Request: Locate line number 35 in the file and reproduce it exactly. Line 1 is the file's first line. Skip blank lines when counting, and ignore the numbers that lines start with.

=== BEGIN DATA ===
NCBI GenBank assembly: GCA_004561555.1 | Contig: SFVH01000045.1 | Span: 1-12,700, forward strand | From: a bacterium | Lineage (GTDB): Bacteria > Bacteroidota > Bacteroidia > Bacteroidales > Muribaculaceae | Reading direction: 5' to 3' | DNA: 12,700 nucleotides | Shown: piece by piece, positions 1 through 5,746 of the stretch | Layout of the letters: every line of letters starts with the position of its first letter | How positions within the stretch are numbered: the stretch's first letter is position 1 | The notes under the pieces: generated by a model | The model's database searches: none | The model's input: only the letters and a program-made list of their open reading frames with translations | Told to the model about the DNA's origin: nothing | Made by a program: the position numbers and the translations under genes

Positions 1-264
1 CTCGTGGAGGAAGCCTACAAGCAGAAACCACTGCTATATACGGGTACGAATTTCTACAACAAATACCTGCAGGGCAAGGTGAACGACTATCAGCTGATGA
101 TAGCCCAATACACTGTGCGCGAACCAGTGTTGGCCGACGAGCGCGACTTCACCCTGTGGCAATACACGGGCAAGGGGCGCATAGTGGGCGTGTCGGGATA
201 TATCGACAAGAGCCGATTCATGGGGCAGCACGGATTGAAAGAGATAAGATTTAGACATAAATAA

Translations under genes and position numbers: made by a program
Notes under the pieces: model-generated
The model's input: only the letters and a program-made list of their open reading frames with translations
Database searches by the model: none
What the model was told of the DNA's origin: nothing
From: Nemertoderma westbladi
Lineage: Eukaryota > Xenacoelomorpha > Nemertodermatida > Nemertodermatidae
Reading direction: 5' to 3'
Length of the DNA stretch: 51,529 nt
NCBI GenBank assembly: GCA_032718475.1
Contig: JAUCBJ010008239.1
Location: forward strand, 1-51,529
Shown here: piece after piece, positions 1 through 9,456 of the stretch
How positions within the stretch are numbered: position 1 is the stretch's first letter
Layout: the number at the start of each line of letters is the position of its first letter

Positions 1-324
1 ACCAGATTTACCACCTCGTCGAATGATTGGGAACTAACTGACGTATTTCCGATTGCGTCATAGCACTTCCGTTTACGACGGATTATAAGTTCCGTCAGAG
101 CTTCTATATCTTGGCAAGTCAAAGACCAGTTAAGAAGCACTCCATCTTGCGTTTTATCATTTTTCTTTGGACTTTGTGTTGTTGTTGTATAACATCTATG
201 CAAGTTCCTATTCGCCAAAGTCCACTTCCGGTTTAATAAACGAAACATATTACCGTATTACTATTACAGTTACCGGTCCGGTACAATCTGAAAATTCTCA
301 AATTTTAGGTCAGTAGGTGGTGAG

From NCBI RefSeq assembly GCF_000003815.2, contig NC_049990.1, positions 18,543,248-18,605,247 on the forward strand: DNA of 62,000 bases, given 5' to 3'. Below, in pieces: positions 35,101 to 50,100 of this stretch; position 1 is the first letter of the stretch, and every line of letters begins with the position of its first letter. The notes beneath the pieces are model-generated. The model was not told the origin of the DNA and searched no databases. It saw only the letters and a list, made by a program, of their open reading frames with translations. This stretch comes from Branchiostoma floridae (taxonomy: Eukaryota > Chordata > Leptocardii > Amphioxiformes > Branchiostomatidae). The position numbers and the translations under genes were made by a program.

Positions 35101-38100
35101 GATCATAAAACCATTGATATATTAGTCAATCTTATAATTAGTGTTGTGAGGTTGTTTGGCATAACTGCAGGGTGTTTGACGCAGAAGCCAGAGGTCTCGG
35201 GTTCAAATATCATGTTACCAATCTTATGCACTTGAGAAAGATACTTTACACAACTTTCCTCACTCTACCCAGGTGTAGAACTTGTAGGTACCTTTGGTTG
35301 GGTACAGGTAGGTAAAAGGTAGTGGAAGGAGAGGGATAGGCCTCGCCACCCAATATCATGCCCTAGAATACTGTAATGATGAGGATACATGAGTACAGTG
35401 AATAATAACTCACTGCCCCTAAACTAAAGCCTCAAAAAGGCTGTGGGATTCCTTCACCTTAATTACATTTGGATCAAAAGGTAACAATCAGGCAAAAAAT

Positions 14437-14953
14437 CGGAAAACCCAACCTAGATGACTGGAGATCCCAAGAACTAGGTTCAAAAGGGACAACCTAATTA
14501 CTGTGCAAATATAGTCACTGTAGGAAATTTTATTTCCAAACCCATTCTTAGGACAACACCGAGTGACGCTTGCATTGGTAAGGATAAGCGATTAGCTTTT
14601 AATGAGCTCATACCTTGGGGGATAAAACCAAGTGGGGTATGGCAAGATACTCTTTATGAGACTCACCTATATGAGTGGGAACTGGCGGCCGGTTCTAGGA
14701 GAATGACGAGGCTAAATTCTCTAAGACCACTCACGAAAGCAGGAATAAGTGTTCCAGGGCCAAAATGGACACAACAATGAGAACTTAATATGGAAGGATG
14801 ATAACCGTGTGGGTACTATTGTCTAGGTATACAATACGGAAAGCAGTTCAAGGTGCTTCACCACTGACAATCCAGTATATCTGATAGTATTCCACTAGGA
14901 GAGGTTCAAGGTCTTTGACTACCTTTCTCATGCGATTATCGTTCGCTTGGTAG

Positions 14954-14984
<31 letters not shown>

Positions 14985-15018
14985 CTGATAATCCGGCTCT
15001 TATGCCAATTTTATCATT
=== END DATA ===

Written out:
14601 AATGAGCTCATACCTTGGGGGATAAAACCAAGTGGGGTATGGCAAGATACTCTTTATGAGACTCACCTATATGAGTGGGAACTGGCGGCCGGTTCTAGGA